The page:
In 1977 Test cricket was 100 years old. My father bought me a little paperback book, published by the MCC, brim-full with Test match statistics. The centre pages of the book featured an all-time best Test XI, as voted for by the MCC members.
I was chuffed to see one of my boyhood heroes, Barry Richards, as one of the chosen eleven. I was shocked, however, to see another South African in the team I had never heard of: Aubrey Faulkner. I tried to find out more about him, but without much success. After all, it was the time before the internet.
Earlier this month these memories came back to me when I read that Faulkner had been inducted into the ICC’s Hall of Fame. Spanning 144 years of international cricket, only 103 players (men and women) have been honoured in this way. Faulkner is the fifth South African to be inducted, after Richards, Graeme Pollock, Allan Donald and Jacques Kallis.
Faulkner was in a group of ten inductees. Forget about the other 93, for a moment just ponder his fellow-inductees: Monty Noble, Learie Constantine, Stan McCabe, Vinoo Mankad, Ted Dexter, Bob Willis, Desmond Haynes, Andy Flower and Kumar Sangakkara. That is cricket royalty!
The MCC and ICC might have given Faulkner the nod but ask cricket buffs and you would be surprised how little is known about the man.
Faulkner was born in Gqeberha (Port Elizabeth) in 1881. He made his Test debut for South Africa against the touring English in 1906. He played a further 24 Tests in a career that was interrupted by World War I, but nevertheless lasted until July 1924 when Faulkner was 42 years old.
Faulkner earned his name in cricket’s pantheon of legends because he was the first truly, great allrounder. Batting mostly at no.6 or 7, he scored 1,754 runs at an average of 40.79. To put that into perspective, it is better than Faf du Plessis’ Test average! With his legbreaks, Faulkner took 82 wickets at an average of 26.58.
Average difference (i.e. the difference between a player’s batting and bowling average) is often used to determine all-round ability. Applying this method and taking into account only players with at least 1,000 Test runs and 50 wickets, Faulkner is the fifth best allrounder of all time – lagging only behind Garry Sobers, Kallis, Walter Hammond and Imran Khan. Illustrious company.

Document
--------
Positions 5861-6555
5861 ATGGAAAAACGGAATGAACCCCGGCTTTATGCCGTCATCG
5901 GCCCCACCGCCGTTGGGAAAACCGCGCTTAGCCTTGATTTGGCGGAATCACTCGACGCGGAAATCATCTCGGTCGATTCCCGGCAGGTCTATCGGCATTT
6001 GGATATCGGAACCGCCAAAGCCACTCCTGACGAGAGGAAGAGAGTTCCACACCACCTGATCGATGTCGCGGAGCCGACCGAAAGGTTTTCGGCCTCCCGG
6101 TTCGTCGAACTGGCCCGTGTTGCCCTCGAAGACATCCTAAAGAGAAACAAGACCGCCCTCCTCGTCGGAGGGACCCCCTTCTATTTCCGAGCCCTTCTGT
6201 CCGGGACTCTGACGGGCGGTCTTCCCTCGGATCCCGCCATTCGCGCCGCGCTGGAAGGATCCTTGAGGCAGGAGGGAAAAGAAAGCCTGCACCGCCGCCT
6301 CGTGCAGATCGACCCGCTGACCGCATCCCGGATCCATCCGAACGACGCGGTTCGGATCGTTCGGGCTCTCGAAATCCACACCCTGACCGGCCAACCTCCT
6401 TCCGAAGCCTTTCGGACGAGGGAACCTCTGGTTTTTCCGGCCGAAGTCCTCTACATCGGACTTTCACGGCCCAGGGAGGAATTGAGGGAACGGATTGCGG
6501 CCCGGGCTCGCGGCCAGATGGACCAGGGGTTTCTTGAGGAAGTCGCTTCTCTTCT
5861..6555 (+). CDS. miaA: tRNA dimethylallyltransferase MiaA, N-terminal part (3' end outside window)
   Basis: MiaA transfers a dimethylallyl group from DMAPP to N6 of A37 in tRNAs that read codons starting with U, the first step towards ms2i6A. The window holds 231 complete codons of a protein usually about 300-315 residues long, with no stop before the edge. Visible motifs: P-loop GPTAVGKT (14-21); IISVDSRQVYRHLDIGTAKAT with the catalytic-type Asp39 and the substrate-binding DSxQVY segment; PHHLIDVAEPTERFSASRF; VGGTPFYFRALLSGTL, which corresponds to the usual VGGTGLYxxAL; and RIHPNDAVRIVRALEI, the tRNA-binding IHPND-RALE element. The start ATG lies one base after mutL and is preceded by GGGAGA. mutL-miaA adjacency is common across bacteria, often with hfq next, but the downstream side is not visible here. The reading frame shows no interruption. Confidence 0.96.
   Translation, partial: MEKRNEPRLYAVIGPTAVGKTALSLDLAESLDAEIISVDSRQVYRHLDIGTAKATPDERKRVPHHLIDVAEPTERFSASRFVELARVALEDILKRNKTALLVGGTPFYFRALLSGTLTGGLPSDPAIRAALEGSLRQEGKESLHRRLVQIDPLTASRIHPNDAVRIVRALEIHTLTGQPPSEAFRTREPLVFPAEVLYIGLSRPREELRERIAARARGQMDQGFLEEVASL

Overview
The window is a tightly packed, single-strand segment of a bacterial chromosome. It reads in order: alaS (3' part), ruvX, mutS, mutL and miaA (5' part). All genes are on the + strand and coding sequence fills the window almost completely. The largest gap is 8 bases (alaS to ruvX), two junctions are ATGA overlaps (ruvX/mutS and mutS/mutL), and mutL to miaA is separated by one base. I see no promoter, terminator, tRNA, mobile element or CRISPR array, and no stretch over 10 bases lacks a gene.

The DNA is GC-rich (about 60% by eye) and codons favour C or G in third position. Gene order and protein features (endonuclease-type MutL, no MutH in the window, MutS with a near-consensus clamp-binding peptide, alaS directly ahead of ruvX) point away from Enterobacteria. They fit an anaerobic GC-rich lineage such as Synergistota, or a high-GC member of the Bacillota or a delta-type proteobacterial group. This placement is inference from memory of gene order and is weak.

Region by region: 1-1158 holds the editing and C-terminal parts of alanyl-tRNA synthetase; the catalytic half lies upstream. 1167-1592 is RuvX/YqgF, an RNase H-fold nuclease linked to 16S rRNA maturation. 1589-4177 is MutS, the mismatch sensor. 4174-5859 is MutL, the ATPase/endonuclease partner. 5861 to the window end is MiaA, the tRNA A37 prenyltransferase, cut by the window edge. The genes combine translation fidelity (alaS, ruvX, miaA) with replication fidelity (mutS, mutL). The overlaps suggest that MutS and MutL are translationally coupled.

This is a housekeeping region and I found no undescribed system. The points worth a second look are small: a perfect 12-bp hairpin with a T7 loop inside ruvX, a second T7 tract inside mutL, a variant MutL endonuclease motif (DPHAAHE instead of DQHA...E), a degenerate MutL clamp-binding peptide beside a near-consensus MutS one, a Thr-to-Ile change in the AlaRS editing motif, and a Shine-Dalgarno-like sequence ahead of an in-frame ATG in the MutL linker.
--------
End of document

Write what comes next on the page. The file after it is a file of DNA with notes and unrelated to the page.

After World War I, Faulkner accepted an offer to play club cricket in Nottinghamshire and afterwards decided to settle down in England. (His final Test in 1924 was because the touring South Africans lured him out of retirement.) In 1925 he opened a coaching school with indoor facilities in London, a revolutionary idea for the time.
Unfortunately, Faulkner’s post-War personal life was sad. Unable to cope with life in England, his wife left him eighteen months after the war. His coaching school never had the approval of the prejudiced cricket establishment because he refused to discriminate based on class or upbringing.
In a time when there was much ignorance around mental illness, Faulkner likely suffered from bipolar disorder brought on by the trauma of war and malaria he contracted during the war. On 10 September 1930, Faulkner gassed himself at his cricket school. He was 48. His suicide note read: “Dear Mackenzie, I am off to another sphere via the small bat-drying room. Better call in a policeman to do investigating.”
The English establishment can sometimes be very cruel. Faulkner was awkward for them – an outsider, suffering from mental illness who eventually took his own life. At the time, the establishment no doubt would have been comfortable consigning him to oblivion. Faulkner’s induction into the ICC Hall of Fame is fair and just recognition. He is one of the game’s true all-time greats.